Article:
warranty; not even for MERCHANTABILITY or FITNESS FOR A PARTICULAR PURPOSE.

Size before:
   text	   data	    bss	    dec	    hex	filename
      0	  43428	      0	  43428	   a9a4	gmmk_gmmk2_p65_ansi_default.bin


Size after:
   text	   data	    bss	    dec	    hex	filename
      0	  43428	      0	  43428	   a9a4	gmmk_gmmk2_p65_ansi_default.bin

Copying gmmk_gmmk2_p65_ansi_default.bin to qmk_firmware folder                                      [OK]
----------------------------------------
.build/gmmk_gmmk2_p65_ansi_default.bin file opened
----------------------------------------
Found DFU
Opening DFU capable USB device ...
Device ID 342d:dfa0
----------------------------------------
The device bootloader version: 0.3
Chip id: 0x3A50A980
Flash size: 128 KBytes
Sram size: 28 KBytes
----------------------------------------
Start Download ...
Download block start address: 0x08000000
Download block size: 43428 Bytes
Writing ...
OK
Download completed!
$ 

Unplug the keyboard. Plug it back in and there you have it! QMK with a lot of freedom …

Pending Issues

I am pretty sure all of these will be solved, and none of them is major, imo.

  1. In the default (Glorious’) firmware, there is a nice RGB on/off toggle using Fn + z that turns on or off the keys and side lighting, both of them or just one of them.
    This is currently not possible - again, at the time of this writing - with RGB_TOG keycode. See before in the keymap that I’m setting this accessible by default (layer 0, without having to use Fn) on top right, instead of Delete key, that has a different position(s).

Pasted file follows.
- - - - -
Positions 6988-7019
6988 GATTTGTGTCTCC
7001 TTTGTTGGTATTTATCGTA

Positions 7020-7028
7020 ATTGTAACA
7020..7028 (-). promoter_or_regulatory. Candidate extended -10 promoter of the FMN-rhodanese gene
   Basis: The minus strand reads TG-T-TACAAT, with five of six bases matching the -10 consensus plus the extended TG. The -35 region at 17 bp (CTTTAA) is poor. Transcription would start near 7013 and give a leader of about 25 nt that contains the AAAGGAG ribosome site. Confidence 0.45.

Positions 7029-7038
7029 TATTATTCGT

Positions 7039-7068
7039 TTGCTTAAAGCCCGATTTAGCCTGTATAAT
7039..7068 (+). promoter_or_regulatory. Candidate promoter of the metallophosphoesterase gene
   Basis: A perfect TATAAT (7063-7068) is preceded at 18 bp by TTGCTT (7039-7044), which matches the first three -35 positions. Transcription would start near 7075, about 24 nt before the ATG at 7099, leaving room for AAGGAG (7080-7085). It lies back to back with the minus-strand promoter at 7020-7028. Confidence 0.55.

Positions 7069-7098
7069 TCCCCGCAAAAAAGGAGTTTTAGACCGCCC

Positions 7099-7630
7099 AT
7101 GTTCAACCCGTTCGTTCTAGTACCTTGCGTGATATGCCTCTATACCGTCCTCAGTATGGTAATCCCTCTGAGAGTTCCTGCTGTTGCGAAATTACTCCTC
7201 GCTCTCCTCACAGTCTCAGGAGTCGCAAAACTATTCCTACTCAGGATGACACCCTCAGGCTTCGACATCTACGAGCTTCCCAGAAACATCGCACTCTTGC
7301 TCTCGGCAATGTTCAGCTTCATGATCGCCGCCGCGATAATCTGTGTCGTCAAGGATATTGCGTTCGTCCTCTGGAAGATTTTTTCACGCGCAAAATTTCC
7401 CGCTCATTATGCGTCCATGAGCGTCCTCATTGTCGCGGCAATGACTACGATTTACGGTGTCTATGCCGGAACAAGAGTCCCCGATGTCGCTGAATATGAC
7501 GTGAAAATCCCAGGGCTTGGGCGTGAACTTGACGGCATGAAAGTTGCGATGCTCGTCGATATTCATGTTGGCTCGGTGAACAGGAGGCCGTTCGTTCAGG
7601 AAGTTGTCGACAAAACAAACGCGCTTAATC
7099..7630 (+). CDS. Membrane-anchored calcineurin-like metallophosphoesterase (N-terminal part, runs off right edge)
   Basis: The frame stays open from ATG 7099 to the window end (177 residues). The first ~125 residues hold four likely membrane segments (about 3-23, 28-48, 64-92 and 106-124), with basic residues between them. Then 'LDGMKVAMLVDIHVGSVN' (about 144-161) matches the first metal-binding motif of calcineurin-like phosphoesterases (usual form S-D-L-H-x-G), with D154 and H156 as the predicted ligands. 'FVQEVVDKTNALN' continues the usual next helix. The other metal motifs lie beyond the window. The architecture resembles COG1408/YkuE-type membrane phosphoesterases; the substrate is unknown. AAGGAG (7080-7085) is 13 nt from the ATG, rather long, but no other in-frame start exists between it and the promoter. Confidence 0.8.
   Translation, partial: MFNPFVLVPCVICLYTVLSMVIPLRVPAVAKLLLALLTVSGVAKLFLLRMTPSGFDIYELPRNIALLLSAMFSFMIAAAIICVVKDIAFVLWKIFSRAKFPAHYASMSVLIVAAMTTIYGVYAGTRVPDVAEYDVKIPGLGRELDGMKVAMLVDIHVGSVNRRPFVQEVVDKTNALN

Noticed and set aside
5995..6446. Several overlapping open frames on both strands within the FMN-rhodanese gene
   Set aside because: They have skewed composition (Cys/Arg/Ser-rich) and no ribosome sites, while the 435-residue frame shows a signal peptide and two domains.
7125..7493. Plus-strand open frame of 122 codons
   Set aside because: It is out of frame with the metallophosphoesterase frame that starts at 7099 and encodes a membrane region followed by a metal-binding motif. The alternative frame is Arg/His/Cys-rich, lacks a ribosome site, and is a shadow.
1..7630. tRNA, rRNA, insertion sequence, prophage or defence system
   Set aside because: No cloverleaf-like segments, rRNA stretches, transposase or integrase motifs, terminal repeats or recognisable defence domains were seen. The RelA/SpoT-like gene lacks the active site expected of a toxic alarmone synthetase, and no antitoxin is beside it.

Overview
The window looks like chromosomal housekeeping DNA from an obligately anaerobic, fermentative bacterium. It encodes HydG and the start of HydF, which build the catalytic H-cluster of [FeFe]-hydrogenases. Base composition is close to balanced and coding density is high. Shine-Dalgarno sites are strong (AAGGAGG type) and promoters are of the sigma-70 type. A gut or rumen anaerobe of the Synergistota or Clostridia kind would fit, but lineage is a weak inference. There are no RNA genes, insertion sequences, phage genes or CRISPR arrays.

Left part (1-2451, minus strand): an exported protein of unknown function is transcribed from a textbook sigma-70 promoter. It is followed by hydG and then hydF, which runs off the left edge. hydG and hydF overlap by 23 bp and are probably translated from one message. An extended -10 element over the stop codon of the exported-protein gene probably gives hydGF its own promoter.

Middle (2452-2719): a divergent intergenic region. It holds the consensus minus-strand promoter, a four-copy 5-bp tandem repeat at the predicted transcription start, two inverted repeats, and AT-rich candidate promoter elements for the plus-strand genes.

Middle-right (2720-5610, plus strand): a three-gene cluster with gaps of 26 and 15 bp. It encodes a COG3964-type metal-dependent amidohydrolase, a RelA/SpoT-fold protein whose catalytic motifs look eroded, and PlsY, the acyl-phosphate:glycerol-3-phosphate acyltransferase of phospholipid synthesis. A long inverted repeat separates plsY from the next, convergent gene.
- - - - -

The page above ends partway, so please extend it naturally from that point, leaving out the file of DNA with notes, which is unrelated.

2. “Shortcuts” for Undo, Cut, Copy, and Paste are currently not working.
    Based on what is documented, available also in QMK Configurator, and used in my other GMMK Pro cases (one such example), KC_UNDO, KC_CUT, KC_COPY, KC_PSTE key codes are not working as expected.
    The desire is to use Fn (CapsLock in this case) plus the standard z, x, c, v keys, instead of trying to reach to Ctrl key.

That’s quite a story, long, but hopefully helpful for this community and Glorious team itself to improve the official docs on the subject.

Take care and enjoy life and your keyboard(s)!

5 Likes

This is quite the breakdown! Thanks for opening the space for Linux users!

A Relevant Update (posted here since it seems that I can’t update the initial post).

Recently, I used ro8inmorgan’s qmk_firmware based on this reddit.

As it is also mentioned there, to use that version, in the QMK Setup step you just (the rest of steps remain the same) have to run:
qmk setup ro8inmorgan/qmk_firmware

What’s also very exciting to me is that he kindly help me having pretty much the best keymap (to my taste).

Now, keyboards/gmmk/gmmk2/p65/ansi/keymaps/default/keymap.c file looks like this:

#include QMK_KEYBOARD_H

// Each layer gets a name for readability, which is then used in the keymap matrix below.
// The underscores don't mean anything - you can have a layer called STUFF or any other name.

const uint16_t PROGMEM keymaps[][MATRIX_ROWS][MATRIX_COLS] = {
[0] = LAYOUT(
KC_ESC,  KC_1,    KC_2,    KC_3,   KC_4,    KC_5,   KC_6,    KC_7,    KC_8,    KC_9,   KC_0,    KC_MINS, KC_EQL,  KC_BSPC, RGB_TOG,
KC_TAB,  KC_Q,    KC_W,    KC_E,   KC_R,    KC_T,   KC_Y,    KC_U,    KC_I,    KC_O,   KC_P,    KC_LBRC, KC_RBRC, KC_BSLS, KC_PGUP,